Highlights from the Collection:
Private individuals who had questions they found difficult or impossible to decide could approach gods and leave the matter in their hands. Typically this was done by presenting two short questions in writing before the god during a procession, one question being the antithesis of the other, and then asking for the correct one to be 'brought out', i.e. to brought back to the petitioner.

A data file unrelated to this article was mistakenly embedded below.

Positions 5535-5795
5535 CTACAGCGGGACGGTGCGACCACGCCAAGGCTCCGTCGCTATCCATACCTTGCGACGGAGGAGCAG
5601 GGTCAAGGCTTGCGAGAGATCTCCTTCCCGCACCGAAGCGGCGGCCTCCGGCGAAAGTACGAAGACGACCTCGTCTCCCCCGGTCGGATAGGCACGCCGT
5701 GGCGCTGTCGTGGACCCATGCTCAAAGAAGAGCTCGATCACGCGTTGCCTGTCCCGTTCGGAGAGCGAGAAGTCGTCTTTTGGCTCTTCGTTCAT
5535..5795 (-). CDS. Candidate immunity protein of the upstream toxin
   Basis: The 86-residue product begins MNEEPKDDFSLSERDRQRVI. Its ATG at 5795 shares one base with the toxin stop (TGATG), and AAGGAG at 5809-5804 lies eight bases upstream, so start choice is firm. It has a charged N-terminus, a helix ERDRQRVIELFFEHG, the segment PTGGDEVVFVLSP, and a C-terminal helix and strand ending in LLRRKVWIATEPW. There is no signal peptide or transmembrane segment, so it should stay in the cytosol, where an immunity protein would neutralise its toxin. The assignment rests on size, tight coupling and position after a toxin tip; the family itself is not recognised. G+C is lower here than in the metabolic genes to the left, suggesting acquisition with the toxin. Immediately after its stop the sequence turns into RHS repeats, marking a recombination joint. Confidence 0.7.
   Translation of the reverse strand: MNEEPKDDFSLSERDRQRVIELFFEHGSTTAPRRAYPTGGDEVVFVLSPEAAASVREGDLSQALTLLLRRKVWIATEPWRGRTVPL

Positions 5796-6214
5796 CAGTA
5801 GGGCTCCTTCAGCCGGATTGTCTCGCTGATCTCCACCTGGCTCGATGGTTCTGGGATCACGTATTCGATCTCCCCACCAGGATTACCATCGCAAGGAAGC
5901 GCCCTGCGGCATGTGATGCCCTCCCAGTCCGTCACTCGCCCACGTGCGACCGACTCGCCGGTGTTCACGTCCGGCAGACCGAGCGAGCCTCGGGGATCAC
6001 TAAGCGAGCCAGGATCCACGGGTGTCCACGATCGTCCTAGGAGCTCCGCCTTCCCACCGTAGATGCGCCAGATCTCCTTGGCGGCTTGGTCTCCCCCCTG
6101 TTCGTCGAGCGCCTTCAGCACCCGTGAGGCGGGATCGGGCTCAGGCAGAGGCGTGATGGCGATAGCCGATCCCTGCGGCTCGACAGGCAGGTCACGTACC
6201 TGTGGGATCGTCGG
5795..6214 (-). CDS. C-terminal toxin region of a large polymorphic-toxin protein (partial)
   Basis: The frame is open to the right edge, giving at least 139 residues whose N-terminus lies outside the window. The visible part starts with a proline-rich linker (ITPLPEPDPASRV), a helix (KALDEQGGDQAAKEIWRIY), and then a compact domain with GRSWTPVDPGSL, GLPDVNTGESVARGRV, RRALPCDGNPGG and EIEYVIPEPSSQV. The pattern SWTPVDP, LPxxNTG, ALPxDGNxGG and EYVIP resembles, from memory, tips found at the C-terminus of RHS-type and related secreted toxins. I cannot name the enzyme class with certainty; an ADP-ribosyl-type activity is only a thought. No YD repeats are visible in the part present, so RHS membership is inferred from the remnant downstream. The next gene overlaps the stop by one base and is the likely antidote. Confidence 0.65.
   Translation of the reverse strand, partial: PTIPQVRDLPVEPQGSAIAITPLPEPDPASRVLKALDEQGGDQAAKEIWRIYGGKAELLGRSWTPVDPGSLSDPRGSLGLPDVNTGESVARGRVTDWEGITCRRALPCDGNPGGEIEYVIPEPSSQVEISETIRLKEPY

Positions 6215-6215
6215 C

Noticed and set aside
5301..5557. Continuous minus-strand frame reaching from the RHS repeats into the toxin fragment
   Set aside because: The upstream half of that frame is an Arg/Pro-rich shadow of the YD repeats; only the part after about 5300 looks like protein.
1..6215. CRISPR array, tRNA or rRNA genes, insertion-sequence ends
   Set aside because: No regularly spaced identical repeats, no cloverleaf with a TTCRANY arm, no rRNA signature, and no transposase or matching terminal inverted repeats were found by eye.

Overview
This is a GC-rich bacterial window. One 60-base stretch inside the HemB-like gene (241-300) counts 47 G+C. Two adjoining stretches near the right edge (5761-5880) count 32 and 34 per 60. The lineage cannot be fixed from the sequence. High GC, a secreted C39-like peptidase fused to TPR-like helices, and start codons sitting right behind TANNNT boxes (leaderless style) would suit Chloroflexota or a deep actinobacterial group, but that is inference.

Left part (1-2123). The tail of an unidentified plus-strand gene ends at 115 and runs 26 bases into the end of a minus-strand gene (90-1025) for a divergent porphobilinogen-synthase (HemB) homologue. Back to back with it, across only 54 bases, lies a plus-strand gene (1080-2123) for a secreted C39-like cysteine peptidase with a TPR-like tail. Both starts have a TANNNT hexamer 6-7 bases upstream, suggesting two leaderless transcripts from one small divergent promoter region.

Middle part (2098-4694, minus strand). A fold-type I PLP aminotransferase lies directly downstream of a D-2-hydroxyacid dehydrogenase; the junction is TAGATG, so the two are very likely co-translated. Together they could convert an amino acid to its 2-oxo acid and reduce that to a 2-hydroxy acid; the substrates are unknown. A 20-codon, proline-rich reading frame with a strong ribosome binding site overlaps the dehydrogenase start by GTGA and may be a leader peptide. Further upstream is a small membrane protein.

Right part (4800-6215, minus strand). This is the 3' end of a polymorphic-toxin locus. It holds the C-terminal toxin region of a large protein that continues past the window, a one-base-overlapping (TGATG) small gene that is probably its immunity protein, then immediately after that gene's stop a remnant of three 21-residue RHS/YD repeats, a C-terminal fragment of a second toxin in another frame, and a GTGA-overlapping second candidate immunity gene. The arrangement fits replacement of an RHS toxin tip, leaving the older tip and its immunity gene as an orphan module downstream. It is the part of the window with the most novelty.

Ten oracle questions have been identified in the Papyrus Carlsberg Collection; nine written in Demotic from the temple of Soknebtunis in Tebtunis and dating to the 2nd century BC (P. Carlsberg 15, 16, 17, 18, 19, 20, 428, 429, 481) and one written in Greek and adressed to the god Harpsenesis dating to the 1st century AD (P. Carlsberg 24).
P. Carlsberg 24: 'Lord Harpsenesis, we beg you! If he is to die, bring out this (piece) and work on our side' (translation after Bülow-Jacobsen, ZPE 57, p. 91).
P. Carlsberg 17: 'If Haryothes (...) is the one who has stolen the things, let this letter be brought out.' (translation after Zauzich, The Carlsberg Papyri 3, p. 4).
Illustration of size: The Demotic P. Carlsberg 16